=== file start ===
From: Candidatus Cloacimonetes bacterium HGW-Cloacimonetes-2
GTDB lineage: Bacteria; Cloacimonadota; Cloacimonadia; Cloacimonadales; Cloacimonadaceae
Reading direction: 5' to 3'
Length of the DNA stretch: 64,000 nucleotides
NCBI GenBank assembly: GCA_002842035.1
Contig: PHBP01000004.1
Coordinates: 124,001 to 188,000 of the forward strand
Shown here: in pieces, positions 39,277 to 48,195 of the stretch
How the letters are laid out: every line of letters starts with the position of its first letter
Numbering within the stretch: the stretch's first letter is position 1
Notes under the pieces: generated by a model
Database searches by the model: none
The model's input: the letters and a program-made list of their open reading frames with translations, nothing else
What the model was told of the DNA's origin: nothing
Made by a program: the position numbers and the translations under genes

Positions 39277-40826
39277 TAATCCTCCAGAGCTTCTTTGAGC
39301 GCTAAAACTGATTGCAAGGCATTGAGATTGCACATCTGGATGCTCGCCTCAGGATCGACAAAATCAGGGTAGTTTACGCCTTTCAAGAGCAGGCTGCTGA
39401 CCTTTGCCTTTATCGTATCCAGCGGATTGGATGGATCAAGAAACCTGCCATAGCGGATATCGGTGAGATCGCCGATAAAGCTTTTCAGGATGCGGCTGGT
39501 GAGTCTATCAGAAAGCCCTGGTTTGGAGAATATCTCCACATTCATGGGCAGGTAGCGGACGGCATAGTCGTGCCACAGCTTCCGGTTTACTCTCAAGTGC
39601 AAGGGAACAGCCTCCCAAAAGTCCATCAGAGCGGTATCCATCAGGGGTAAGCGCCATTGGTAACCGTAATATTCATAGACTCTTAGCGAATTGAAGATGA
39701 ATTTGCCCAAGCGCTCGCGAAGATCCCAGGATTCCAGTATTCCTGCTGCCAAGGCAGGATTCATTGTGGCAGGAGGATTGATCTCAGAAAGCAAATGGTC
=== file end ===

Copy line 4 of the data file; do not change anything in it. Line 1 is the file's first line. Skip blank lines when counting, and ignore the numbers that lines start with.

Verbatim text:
Length of the DNA stretch: 64,000 nucleotides